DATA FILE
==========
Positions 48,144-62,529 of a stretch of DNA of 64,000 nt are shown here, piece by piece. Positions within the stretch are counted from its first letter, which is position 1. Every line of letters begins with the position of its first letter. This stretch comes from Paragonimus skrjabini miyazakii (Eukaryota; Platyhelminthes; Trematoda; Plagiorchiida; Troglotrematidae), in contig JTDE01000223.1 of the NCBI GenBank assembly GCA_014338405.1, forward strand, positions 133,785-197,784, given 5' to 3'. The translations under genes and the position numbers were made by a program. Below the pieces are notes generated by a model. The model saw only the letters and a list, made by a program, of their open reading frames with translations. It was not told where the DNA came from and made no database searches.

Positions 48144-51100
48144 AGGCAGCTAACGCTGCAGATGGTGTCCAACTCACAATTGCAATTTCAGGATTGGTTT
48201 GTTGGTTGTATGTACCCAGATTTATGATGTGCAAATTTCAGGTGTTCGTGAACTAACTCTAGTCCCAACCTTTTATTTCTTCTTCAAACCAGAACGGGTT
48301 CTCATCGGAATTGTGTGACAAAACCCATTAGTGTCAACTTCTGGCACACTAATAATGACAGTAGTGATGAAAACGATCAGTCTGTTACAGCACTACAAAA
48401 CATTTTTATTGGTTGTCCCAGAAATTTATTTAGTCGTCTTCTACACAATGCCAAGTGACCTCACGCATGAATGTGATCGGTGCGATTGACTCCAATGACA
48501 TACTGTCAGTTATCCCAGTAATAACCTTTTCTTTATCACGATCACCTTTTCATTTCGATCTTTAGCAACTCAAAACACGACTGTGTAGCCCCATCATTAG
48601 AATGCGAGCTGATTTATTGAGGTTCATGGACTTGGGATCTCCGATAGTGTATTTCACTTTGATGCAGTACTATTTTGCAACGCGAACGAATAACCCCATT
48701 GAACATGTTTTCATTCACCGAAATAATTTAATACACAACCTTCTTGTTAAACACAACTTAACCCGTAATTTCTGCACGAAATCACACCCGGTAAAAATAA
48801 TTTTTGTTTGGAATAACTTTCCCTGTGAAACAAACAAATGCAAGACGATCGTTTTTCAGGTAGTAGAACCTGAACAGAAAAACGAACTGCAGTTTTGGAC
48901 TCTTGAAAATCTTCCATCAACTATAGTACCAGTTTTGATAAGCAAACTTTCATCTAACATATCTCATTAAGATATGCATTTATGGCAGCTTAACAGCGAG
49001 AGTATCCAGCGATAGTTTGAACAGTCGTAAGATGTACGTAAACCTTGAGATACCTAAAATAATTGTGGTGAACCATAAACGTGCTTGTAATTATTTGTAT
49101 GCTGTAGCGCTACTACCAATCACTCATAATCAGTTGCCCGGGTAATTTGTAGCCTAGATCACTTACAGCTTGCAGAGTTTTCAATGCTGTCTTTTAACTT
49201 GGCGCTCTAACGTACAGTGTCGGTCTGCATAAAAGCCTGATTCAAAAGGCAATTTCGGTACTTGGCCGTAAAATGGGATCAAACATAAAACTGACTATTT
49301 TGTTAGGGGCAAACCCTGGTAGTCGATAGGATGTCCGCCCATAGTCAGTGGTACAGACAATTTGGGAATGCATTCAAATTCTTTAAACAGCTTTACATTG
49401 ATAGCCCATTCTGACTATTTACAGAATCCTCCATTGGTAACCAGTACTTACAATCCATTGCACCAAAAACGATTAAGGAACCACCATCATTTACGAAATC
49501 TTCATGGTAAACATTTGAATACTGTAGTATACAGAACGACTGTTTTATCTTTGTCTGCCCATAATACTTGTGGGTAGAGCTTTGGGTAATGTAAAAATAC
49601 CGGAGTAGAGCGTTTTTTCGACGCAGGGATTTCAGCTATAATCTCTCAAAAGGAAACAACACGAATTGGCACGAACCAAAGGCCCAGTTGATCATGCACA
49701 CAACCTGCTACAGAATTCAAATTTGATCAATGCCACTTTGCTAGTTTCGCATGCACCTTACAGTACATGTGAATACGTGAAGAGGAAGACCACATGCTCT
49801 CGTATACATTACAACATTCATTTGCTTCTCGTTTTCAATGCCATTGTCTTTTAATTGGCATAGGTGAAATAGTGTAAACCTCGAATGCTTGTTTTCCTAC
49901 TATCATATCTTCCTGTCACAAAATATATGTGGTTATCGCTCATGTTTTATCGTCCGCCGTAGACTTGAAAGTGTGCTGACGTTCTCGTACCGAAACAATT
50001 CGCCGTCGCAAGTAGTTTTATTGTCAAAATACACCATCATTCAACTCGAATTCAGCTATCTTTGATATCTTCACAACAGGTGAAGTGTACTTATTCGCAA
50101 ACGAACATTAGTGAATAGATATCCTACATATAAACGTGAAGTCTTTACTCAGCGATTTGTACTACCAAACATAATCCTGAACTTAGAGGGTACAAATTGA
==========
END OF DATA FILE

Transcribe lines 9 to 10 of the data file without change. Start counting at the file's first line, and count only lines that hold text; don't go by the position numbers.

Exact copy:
48701 GAACATGTTTTCATTCACCGAAATAATTTAATACACAACCTTCTTGTTAAACACAACTTAACCCGTAATTTCTGCACGAAATCACACCCGGTAAAAATAA
48801 TTTTTGTTTGGAATAACTTTCCCTGTGAAACAAACAAATGCAAGACGATCGTTTTTCAGGTAGTAGAACCTGAACAGAAAAACGAACTGCAGTTTTGGAC